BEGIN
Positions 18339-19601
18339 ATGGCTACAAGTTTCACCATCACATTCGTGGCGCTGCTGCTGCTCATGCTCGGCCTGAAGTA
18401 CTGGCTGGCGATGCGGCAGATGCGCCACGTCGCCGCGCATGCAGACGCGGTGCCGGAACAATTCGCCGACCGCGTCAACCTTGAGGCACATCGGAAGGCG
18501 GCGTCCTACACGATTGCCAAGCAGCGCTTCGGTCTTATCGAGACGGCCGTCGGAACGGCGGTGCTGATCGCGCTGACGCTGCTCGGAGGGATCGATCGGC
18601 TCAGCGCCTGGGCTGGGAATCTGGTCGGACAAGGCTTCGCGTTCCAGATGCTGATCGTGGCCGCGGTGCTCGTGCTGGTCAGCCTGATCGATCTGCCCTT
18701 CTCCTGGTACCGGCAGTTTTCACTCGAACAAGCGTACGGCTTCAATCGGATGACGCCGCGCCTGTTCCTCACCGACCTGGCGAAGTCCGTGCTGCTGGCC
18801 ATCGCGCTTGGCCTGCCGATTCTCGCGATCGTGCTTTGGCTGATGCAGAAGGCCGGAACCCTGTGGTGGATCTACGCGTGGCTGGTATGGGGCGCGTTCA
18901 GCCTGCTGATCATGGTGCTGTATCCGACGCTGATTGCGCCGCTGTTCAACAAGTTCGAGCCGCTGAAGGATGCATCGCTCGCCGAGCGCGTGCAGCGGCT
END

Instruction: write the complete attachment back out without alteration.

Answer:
Positions 18339-19601
18339 ATGGCTACAAGTTTCACCATCACATTCGTGGCGCTGCTGCTGCTCATGCTCGGCCTGAAGTA
18401 CTGGCTGGCGATGCGGCAGATGCGCCACGTCGCCGCGCATGCAGACGCGGTGCCGGAACAATTCGCCGACCGCGTCAACCTTGAGGCACATCGGAAGGCG
18501 GCGTCCTACACGATTGCCAAGCAGCGCTTCGGTCTTATCGAGACGGCCGTCGGAACGGCGGTGCTGATCGCGCTGACGCTGCTCGGAGGGATCGATCGGC
18601 TCAGCGCCTGGGCTGGGAATCTGGTCGGACAAGGCTTCGCGTTCCAGATGCTGATCGTGGCCGCGGTGCTCGTGCTGGTCAGCCTGATCGATCTGCCCTT
18701 CTCCTGGTACCGGCAGTTTTCACTCGAACAAGCGTACGGCTTCAATCGGATGACGCCGCGCCTGTTCCTCACCGACCTGGCGAAGTCCGTGCTGCTGGCC
18801 ATCGCGCTTGGCCTGCCGATTCTCGCGATCGTGCTTTGGCTGATGCAGAAGGCCGGAACCCTGTGGTGGATCTACGCGTGGCTGGTATGGGGCGCGTTCA
18901 GCCTGCTGATCATGGTGCTGTATCCGACGCTGATTGCGCCGCTGTTCAACAAGTTCGAGCCGCTGAAGGATGCATCGCTCGCCGAGCGCGTGCAGCGGCT